Size, improvement put Comfort on all-conference hoops list

Falcon senior forward Zach Comfort was selected to the first team all-conference for the Cascade Conference.  - Ben Watanabe / The Record
Falcon senior forward Zach Comfort was selected to the first team all-conference for the Cascade Conference.
— image credit: Ben Watanabe / The Record

LANGLEY — At 6-feet, 8-inches, South Whidbey boys basketball senior Zach Comfort is hard to miss. This past basketball season was all his Cascade Conference contemporaries and competitors needed to see to vote him to the all-conference first team.

“It’s an honor well deserved,” said Falcon head coach Henry Pope.

“He was a kid who could create for himself with his height and foot quickness.”

If not for his unmistakable size, he doesn’t look like a basketball player. At times, he’s like one of those Pemco Insurance commercials — “You’re one of us” — like the one about the socks and sandals guy. That’s Comfort. He wears flannel, does well in school and rides a longboard.

Though that longboard put him in a sling last fall. He had a spill and broke his left collarbone in August, just before school began. Comfort, who was one-half of the Falcons’ top doubles team last year, missed the tennis season while he was healing.

On the mend until November, Comfort found solace in the conditioning he did during the spring and summer. His coach credited football coach Mark Hodson for Comfort’s vast improvement from a reserve the past three seasons to the offensive priority in Comfort’s final year.

“The first thing, is he got serious about weight training,” Pope said.

“He was a lot stronger and able to get shots off in traffic.”

Comfort made those shots, and lots of them. Through 20 games, Comfort averaged 15.6 points, 8.9 rebounds, 4.3 blocks and 1.3 assists. Those 4.3 blocks equal about 8 points Comfort, who his coached called “a natural shot blocker,” took away from opposing teams, not to mention the adjusted offensive schemes teams used to counter Comfort’s size near the basket.

“I just did my jobs, and I think that’s what it came down to,” Comfort said.

“What I wanted to do, and what I kind of forced myself to do, was at any one point I was doing something. If I wasn’t shooting, I was trying to get a rebound. If I wasn’t getting a rebound, I was boxing someone out.”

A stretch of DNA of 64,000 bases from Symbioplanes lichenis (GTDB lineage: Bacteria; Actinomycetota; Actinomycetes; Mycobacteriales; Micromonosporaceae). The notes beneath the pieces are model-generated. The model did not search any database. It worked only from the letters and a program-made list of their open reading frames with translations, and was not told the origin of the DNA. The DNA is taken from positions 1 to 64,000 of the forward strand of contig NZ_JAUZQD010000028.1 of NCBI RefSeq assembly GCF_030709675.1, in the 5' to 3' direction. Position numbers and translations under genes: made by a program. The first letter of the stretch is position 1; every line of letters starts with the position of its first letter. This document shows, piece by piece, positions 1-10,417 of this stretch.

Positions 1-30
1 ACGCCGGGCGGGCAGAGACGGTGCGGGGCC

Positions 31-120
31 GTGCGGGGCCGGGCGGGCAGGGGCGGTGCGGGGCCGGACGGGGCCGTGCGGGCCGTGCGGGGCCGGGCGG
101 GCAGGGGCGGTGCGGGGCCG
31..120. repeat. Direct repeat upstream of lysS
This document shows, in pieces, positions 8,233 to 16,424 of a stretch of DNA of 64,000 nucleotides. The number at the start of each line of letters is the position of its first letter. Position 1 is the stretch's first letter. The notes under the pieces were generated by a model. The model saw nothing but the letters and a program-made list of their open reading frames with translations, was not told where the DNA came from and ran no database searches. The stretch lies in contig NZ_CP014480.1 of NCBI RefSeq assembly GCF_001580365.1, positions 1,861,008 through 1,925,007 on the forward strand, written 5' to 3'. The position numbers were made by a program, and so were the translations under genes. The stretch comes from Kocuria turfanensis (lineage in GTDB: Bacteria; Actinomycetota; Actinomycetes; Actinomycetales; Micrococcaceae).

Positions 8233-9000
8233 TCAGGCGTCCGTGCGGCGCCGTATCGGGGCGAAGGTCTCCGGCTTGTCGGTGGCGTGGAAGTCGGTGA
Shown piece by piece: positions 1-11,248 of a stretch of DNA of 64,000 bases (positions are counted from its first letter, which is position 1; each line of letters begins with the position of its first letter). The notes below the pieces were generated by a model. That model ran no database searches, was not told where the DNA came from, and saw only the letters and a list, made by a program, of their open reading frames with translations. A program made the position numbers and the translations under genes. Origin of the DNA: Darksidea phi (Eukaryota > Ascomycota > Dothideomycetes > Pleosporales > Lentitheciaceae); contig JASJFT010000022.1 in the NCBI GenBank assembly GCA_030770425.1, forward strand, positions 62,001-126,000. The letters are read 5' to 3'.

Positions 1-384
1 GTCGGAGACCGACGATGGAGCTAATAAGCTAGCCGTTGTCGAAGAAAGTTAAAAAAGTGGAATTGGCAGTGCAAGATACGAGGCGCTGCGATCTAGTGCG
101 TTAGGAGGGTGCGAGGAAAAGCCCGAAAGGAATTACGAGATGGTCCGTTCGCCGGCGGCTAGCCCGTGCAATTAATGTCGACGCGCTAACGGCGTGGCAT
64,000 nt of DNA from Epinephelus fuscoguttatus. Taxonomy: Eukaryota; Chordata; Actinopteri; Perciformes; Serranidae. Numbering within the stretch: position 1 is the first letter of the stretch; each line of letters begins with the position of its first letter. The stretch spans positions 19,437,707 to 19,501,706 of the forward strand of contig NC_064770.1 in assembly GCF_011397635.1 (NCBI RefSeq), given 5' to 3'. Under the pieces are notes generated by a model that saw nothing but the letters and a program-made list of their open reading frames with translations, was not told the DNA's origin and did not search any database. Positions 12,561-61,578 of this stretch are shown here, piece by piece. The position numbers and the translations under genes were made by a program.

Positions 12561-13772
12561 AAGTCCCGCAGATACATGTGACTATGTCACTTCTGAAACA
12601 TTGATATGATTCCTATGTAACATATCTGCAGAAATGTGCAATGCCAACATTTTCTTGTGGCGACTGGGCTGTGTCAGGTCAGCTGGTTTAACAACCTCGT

The 2011-2012 campaign bookended nicely for Comfort. In his first game of the season against Friday Harbor, Comfort scored 18 points, snared 15 rebounds and tallied four blocks, and the Falcons won. Comfort scored his career-best 23 points in his final game, a victory against Lakewood. Neither game was his most memorable performance, however.

“I had the most fun at Coupeville because I dribbled the ball a lot,” Comfort said of the Falcons’ 52-38 victory. “I crossed the half-court line one time, probably the only time in my career. I think I got an assist, actually.”

The season wasn’t all highlights for Comfort. He struggled in the early part of the year, and as his scoring vanished, so did the Falcons’ hopes of a winning season. Worst of all for the team was South Whidbey’s 64-18 loss to Lynden in December. Comfort scored a season-low three points.

Even a victory came with its low moments for Comfort. During a 54-42 upset win over Archbishop Murphy, Comfort had the task of going against one of the conference’s other premier big men — senior forward Zach Gordon. It was a game of Zach-on-Zach blocks, boxing out, rebounds, hook shots and turnaround jump shots. There were also the two dunks Gordon threw down at South Whidbey’s Erickson Gym, and then there were the two blocks he had against Comfort.

“Zach Gordon blocked me twice. That was pretty embarrassing. That never happened to me,” Comfort said. “When you’re 6’ 8”, you don’t really think about fading away because you’ve been told not to for so long. But when you’re going against a guy the same size as you, that can jump higher than you, you have to think about it at least.”

Comfort has a lot to think about in the coming months. He said he will attend Willamette University in Salem, Ore., and plans to play for the Division III Bearcat men’s basketball team there.

“I really like their coaching philosophy. They don’t have a ton of rules for their players — they just have three: Don’t embarrass yourself, your team or your family. I really like them and their attitude,” Comfort said.

“I’m going D-III, because I want to get an education, then play basketball, not play basketball then get an education.”

Get cozy, Salem, because Comfort is coming your way.

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